Dust to Glory Review
By Shawn McKenzie 04/22/2005
Sports documentaries for me aren’t all that exciting. That’s why I was afraid to check out Dust to Glory, a racing documentary. It was directed by Dana Brown, the son of director Bruce Brown, whose most famous documentary was the 1966 surfing documentary was The Endless Summer, a movie I saw years ago and really didn’t pique my interest (Bruce also worked with Dana on this movie as a creative consultant.) Brown also did the acclaimed 2003 surfing documentary Step Into Liquid, a movie I haven’t seen yet. As for this movie, I really wasn’t any more interested in it than I had been for Bruce’s Summer, but the crowd really ate it up at the screening I went to.
Brown narrates this look at the Tecate SCORE Baja 1000. It’s a 32-hour, 1,000-mile motor vehicle race along Mexico’s Baja peninsula that originally began in 1967. Anyone can participate (with an entrance fee) using any vehicle they choose, and many of them use several odd vehicles for the race. There are vehicles ranging in prices from $300,000 to $2 million, and they come in several shapes and sizes, like expensive trophy trucks and pre-1982 Volkswagen Bugs (just think of Herbie the Love Bug.) It takes place on and off paved roads, which can be dangerous and/or criminal, because there is the threat of being stopped by the local police. Brown used over 50 cameras along the racetrack, and thousands of spectators come every year to the race to watch it (it usually takes place in November.) Not only does he document the 2003 race featured in the movie, but also he uses vintage footage to document the history of the race itself (the history part is only a small part of the movie though.) Among the celebrity racers in the inaugural race were movie stars Steve McQueen and James Garner. Presiding over the race is coordinator Sal Fish, who has been running the race since 1973. Legendary racecar driver Mario Andretti was the Grand Marshall of the race featured. There is an amusing scene where Andretti has to hitch a ride to a point in the race, and the people who pick him up are awed that they are among the presence of the great Andretti.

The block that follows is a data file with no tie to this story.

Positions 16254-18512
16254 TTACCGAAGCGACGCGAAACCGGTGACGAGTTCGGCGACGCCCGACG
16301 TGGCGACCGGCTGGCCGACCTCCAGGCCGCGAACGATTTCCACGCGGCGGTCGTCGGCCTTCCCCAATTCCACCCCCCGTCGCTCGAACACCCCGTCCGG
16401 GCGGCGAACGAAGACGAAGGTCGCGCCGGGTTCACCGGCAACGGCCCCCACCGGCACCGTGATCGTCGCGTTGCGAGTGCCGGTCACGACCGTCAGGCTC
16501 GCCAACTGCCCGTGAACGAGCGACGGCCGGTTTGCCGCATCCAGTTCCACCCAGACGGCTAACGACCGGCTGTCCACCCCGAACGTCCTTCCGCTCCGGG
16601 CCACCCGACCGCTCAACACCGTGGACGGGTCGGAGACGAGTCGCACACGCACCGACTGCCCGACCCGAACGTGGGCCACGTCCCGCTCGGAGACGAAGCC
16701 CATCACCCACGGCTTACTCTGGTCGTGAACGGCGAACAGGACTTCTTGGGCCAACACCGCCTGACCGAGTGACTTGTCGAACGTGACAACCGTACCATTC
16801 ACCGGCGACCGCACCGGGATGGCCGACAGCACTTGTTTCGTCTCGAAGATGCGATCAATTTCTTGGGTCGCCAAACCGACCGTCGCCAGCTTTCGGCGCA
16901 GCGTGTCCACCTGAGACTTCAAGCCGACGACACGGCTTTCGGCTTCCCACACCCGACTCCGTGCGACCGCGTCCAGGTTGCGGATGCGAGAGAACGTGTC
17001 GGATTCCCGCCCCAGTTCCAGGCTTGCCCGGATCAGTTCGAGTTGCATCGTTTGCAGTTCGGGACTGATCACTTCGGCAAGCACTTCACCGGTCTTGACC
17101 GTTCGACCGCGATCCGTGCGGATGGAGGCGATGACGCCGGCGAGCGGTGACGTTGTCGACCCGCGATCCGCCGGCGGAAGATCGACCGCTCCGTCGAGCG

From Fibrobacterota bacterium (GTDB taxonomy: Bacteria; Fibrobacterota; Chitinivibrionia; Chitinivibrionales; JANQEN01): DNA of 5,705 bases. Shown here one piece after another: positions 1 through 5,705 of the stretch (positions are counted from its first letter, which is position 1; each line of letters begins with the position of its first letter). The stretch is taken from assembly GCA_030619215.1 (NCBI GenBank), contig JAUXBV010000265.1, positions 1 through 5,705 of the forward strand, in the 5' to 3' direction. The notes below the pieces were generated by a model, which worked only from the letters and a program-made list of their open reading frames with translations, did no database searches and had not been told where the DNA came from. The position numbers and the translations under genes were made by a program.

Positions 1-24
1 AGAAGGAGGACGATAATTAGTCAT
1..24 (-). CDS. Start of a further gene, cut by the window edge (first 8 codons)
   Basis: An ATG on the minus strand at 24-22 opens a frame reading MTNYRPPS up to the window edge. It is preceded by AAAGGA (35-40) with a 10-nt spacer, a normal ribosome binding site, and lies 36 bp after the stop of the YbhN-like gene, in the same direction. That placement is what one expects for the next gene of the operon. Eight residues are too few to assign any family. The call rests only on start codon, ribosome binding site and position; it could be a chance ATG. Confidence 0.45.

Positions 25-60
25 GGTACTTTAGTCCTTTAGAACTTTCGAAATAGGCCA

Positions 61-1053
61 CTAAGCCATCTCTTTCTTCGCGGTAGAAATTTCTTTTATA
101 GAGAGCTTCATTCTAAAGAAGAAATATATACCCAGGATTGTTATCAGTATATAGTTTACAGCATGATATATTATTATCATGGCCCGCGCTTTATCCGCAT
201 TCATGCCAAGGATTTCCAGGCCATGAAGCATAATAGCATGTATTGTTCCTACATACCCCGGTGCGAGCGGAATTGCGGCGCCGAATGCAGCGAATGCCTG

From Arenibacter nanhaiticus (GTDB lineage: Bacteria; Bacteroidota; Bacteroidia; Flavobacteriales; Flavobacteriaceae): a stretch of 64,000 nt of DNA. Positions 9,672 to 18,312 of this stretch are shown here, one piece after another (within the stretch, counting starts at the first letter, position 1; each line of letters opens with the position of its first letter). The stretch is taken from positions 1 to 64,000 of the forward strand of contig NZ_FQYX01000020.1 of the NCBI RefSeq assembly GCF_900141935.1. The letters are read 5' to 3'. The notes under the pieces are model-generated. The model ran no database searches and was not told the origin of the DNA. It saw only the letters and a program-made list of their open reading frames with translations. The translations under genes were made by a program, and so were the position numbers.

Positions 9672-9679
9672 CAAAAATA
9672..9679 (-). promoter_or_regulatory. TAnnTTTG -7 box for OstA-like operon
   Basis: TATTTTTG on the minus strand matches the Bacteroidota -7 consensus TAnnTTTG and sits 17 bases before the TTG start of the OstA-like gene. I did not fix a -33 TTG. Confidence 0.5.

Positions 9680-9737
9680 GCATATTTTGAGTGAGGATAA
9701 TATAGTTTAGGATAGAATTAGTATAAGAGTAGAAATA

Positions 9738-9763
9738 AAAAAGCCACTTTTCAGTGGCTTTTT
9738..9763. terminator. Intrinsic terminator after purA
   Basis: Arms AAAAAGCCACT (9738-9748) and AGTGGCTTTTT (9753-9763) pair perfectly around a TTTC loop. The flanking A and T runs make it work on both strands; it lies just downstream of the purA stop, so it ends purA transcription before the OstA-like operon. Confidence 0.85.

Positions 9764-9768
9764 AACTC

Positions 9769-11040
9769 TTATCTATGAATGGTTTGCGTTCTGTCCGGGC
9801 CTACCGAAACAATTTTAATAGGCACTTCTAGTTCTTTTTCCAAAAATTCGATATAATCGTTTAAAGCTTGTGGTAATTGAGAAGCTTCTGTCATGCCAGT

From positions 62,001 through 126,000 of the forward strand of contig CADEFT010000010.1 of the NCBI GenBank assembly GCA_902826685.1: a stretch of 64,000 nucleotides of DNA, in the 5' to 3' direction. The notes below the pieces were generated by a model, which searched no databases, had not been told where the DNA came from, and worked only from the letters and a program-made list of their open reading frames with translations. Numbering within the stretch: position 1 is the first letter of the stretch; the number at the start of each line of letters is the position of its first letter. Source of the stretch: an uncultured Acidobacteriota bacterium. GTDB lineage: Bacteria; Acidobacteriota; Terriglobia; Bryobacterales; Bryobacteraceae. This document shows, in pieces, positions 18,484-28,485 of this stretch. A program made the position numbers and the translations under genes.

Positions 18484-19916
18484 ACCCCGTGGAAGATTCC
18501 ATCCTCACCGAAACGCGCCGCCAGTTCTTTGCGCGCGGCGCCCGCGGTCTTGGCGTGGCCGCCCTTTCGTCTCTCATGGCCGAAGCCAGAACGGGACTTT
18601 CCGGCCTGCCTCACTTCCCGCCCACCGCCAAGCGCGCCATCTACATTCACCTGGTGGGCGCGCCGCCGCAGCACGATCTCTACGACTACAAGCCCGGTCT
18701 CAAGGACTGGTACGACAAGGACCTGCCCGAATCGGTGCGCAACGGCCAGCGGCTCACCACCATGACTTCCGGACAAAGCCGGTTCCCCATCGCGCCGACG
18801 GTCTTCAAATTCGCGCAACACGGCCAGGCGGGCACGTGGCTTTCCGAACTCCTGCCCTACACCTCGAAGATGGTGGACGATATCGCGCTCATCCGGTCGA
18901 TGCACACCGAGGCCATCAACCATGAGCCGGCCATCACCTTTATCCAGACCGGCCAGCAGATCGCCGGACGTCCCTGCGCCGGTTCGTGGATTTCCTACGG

There are several racers featured in the movie. Supercross motorcycle legend Mike “Mouse” McCoy (who was also one of the producers of the movie) has decided to do the race all by himself, without any other drivers to pick up the slack. NASCAR driver Robby Gordon, motorcyclists Johnny Campbell and Steve Hengeveld, and trophy truck driver Alan Pflueger are also among the celebrity drivers in the race. There is the three-generation McMillin family, comprised of 74-year-old Corky and 16-year-old Andy, who is racing for the first time behind the wheel (he just recently got his driver’s license.) Another family affair is the racing team of 62-year-old JN Roberts and his son Jimmy (JN won the first race in 1967, but he hasn’t been back in 30 years.) There is an all-female racing team competing this year as well.
With all of these separate profiles, it became hard for me to distinguish between them, because they all blended in together. I kept hoping that it would be exciting to watch, like a car chase scene in an action film, but all of the continual racing throughout the film bored me. Don’t get me wrong…visually it was impressive. With those 50+ cameras along the race, including a few helmet cams, the movie really brought you into the race. Part of what bored me was Brown’s narration. He wasn’t exactly the most expressive speaker, and it made me dreary after a while.
Dust to Glory is a must see movie…if you are a fan of racing. Otherwise, watching it as a non-racing fan is about as exciting as watching real televised races. The whole mystique about racing is lost on me, no matter how dangerous it can get. I can only view so many accidents before dropping off from ennui (it’s kind of the same feeling I get from watching NBC’s “Fear Factor”…the stunt part, not the gross-out part.) I have a similar reaction to surfing documentaries (including surfing reality shows, like MTV’s “Surf Girls” and the WB’s “Boarding House: North Shore”) as I do to racing movies, so it’s no shock that Brown has done one of each. The only reason I am giving it the rating I’m giving it is because the reaction of the crowd was amazing. There is a reason why NASCAR racing is a big hit on TV, so it’s no surprise that they would love this movie. As for me, it really didn’t cross the finish line.
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